Most women take several weeks to fully recover from pregnancy and childbirth. This period is critical in not only the individual’s health but also their likelihood to be drafted. The Air Force Physical Training Test (AF PT Test) is a routine procedure of evaluating the physical performance of airmen and recruits. The test is aimed at evaluating a person’s fitness level and endurance, as a prerequisite for competency in the challenging livelihoods and work of soldiers.
Historically, contentions have spurred over the fairness of the test, particularly over certain groups of people. For instance, women recovering from pregnancy and childbirth are less likely to pass the force’s mandatory tests. The AF PT Test helps ensure that those who are in the Air Force continue to be fit for service. Women who give birth take longer to recover completely and complete successfully the AF PT Test because they are generally unfit.
Fundamentally, women who give birth do not meet the average aerobic and abdominal circumference components. One of the AF PT tests required is a 1.5-mile run aimed at determining the candidates’ aerobic performance (Muniz, 2019). The test is designed to determine the fitness of active airmen, cadets, training participants, and other officers. Also, pregnancy affects the abdominal circumference by altering the BMI and waist circumference (Kirkegaard et al., 2015).
This occurrence is associated with maternal fat distribution, which affects gestational weight gain (GWG). Therefore, women recovering from pregnancy and childbirth in the military are less likely to meet the fitness standards. According to the Air Force guidelines, active airmen must prove their fitness by undergoing the AF PT Test twice a year (Muniz, 2019). The score may result in more preliminary tests, especially if they are significantly declining. For women who give birth, keeping up with these standards may prove impractical.
Further, women who are recovering from childbirth are not muscularly fit. The AF PT Test includes one-minute push-ups and one-minute sit-ups to assess the muscular fitness of airmen or those looking to enlist (Muniz, 2019). Sit-ups may be harmful because they compromise the hip flexors by making them too strong or too tight, creating lower back discomfort. Research also indicates that muscular strength decreases considerably after childbirth (Miller et al., 2017; Bey et al., 2019).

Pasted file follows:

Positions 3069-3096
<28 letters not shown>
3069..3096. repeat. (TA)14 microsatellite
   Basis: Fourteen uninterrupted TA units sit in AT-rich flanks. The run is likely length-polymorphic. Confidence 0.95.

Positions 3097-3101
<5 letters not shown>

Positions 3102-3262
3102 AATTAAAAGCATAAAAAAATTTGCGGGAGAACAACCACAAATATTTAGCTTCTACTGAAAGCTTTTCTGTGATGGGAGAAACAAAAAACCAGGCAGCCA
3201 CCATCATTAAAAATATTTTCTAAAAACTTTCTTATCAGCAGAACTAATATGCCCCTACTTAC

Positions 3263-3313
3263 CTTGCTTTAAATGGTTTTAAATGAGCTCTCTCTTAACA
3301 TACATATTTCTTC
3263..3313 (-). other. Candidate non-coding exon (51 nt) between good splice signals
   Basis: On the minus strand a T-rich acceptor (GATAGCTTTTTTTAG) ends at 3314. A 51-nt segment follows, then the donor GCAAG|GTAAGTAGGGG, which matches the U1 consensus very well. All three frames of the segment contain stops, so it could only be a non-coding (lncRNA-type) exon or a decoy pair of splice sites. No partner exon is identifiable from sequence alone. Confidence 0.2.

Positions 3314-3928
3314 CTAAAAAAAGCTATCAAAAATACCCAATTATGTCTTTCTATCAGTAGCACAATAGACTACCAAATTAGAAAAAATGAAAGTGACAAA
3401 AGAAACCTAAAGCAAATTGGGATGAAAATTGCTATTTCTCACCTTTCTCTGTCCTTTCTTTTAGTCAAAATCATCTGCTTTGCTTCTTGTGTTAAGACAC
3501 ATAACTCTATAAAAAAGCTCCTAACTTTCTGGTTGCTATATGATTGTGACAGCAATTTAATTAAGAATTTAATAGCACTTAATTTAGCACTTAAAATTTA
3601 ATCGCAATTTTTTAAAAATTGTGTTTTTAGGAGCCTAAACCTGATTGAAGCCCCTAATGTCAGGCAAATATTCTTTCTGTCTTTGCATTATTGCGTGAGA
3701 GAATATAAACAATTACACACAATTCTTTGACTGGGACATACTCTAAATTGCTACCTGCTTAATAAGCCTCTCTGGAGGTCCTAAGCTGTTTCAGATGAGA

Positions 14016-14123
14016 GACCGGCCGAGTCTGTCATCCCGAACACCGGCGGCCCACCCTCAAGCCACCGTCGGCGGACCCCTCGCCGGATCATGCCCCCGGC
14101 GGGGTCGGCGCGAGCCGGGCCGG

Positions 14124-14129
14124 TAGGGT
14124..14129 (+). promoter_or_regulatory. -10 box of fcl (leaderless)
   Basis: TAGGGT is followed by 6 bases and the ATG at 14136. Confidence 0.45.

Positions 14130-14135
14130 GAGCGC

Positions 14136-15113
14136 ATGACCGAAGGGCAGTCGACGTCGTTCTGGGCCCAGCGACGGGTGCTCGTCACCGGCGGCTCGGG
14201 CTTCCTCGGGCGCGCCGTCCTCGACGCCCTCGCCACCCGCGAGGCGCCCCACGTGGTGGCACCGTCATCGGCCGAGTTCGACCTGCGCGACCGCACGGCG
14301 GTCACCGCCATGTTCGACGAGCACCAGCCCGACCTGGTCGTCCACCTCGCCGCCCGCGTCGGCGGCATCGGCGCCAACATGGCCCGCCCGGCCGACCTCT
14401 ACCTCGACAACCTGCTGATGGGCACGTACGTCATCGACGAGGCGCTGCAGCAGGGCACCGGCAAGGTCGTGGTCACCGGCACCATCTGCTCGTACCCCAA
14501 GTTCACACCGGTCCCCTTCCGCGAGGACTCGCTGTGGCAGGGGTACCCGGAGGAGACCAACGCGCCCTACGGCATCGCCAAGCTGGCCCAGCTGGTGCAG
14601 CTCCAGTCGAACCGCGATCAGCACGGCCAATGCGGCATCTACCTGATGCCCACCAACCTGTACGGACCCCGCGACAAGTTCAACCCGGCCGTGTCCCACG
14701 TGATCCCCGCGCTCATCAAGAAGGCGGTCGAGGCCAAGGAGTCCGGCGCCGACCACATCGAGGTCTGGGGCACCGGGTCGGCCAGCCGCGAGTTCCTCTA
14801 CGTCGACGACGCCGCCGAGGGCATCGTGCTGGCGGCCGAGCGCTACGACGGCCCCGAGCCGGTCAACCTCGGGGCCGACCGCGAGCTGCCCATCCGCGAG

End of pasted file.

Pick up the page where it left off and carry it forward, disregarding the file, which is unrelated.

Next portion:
Such decline is associated in part with the contraction of muscles, particularly during vaginal delivery. The abdominal pressure also contributes to the weakening of muscle strength (Hsu et al., 2018). As a result, such participants may not complete the AF PT Test. Notably, several measures are recommended to women recovering from childbirth to regain their strength. For instance, the progressive postpartum program is designed to help women recover their abdominal agility and fitness. However, women who utilize these programs usually take weeks—sometimes months—to fully recover.
In summary, women who give birth take longer to recover completely and complete successfully the AF PT Test due to an inherent body and muscle unfitness. The test mandates aerobics and abdominal circumference test, which, for most women, changes significantly after childbirth or pregnancy. Also, the Air Force requires a routine muscular fitness test that involves sit-ups and push-ups. Generally, the muscular makeup of women who give birth is compromised and may require a series of exercises to recover. Sit-ups are also not recommendable due to their potential harm to the spine. Therefore, the fitness standards of the AF PT Test are not ideal for women who give birth.
Bey, M. E., Marzilger, R., Hinkson, L., Arampatzis, A., & Legerlotz, K. (2019). Vastus lateralis architecture changes during pregnancy–a longitudinal study. Frontiers in physiology, 10, 1163. Web.
Hsu, Y., Hitchcock, R., Niederauer, S., Nygaard, I. E., Shaw, J. M., & Sheng, X. (2018). Variables affecting intra-abdominal pressure during lifting in the early post-partum period. Female pelvic medicine & reconstructive surgery, 24(4), 287. Web.
Kirkegaard, H., Nohr, E. A., Rasmussen, K. M., Stovring, H., Sørensen, T. I., Lewis, C. E., & Gunderson, E. P. (2015). Maternal prepregnancy waist circumference and BMI in relation to gestational weight gain and breastfeeding behavior: the CARDIA study. The American Journal of Clinical Nutrition, 102(2), 393-401. Web.
Miller, M. J., Kutcher, J., & Adams, K. L. (2017). Effect of pregnancy on performance of a standardized physical fitness test. Military Medicine, 182(11-12), e1859-e1863. Web.
Muniz, H. (2019). How to pass the Air Force PT Test. Prep Scholar. Web.